The ethical side is the basis of Religion. - The duties of men towards one another, love towards all beings, the dread of evil deed, gratitude and self-control, honourable conduct and self-respect, which have been the high ideals of the past are not held up prominently before the people as often as is desirable? All the literature on the subject or at least the important part of which should be made popular, and the masses gathered together as often as possible and made to realize the importance of virtues by means of touching addresses. The present day tendency being to run headlong into foreign literature, those codes of morals intended for the study of the young, seldom receive even a passing notice and the young neither possess the requisite virtue nor the ancient ideals. What then about the illiterate masses? The rules of conduct given them by their illiterate elders is all they know. The importance of moral excellence cannot be too much impressed upon the young minds, both literate and illiterate, for, how can the masses be left to themselves, without devising means to touch their hearts off and on?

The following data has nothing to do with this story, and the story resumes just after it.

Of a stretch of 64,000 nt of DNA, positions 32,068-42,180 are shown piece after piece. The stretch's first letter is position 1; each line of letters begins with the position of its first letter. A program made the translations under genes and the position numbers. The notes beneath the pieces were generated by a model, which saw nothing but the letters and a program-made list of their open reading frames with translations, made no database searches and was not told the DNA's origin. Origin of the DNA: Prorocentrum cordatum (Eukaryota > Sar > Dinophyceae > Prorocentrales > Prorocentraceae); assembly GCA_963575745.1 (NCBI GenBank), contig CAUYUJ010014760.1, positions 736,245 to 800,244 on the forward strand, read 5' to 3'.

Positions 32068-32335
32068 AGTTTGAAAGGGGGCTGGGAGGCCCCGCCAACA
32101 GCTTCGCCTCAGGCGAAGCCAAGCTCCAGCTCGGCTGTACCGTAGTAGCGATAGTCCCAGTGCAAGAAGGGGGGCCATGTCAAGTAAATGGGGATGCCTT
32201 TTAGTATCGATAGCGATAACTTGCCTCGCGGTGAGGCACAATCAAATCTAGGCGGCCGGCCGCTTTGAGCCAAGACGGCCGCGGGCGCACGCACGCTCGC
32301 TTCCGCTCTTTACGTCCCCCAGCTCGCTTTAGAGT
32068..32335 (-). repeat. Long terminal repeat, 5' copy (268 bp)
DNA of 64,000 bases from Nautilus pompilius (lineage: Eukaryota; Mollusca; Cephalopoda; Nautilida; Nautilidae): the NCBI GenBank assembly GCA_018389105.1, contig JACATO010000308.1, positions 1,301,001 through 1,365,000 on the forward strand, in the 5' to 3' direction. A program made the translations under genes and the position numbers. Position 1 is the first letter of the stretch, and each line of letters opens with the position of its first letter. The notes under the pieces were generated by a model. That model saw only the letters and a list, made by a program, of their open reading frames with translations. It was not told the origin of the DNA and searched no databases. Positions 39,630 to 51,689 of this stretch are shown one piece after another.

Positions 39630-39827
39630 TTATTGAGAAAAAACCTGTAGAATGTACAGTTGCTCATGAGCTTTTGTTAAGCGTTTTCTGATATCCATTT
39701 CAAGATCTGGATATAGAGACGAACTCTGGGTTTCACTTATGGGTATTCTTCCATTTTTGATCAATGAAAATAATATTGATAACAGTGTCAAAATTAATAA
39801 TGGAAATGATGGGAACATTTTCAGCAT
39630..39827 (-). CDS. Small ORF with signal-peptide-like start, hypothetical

Here is an instance which I can hardly forget, of a man who mildly and indirectly rebuked me and my religionists for our indifference. One morning, some years ago, I was taking a bath by a well in the compound next to my house. An Indian cooly, from his appearance a leader of his gang, intelligent and good-looking, happened to go there for the same purpose, as the well was not reserved for private use but resorted to by the neighbours owing to purity of the water and the easy access to it. He waited for some time and started some conversation. After inquiring whether I was living in the house next compound and after some talk about the neighbours and himself, he said that the woman who was just then crossing the compound was sick and he was advised to give her a morning bath daily for some time. By this time I had finished my bath, but it struck me that I should touch upon a different subject before I left as I found him to be much above the average cooly. To my inquiry he replied that he was a Christian, "Why did you forsake the religion in which you were born" was my next question. "Well, sir, people go to worship and offer drink and sacrifice and dance about rather than feel penitent. I am convinced, that that will not correct a sinner, on the other hand it will further harden his heart" was his reply. I understood that he meant the Muniyandi worship and such other accretions of our Religion and stated that there is a higher Religion, ennobling and elevating, revealed by the Gracious Lord Siva and that its teachings are supremely spiritualizing: to which he said, "You, learned men, study and understand, how do we know all that? People go to temples and do all that, sir, but they hate each other, cut one another's throats, tell lies, and do other wicked things -"; "But", I interrupted, "that is the people's fault and not the religion's; why can't you be a good being within the fold of your own religion". - "There is none to tell us all this or to guide up, offering betel and plantains will not save me, how can it when my heart is wicked?" was his rejoinder. Then I offered to preach to his brethren our Religion if he would bring all of them about his place to my house or assemble them in a convenient place. He hesitated to reply, but at last summoned up courage and said, touching his chest, "But, sir, the religion I am now following is appealing to my heart, it touches my heart and nothing else will do me good", and in this the woman above also joined and made very sensible remarks; I left them, convinced of their sincerity and purity of heart.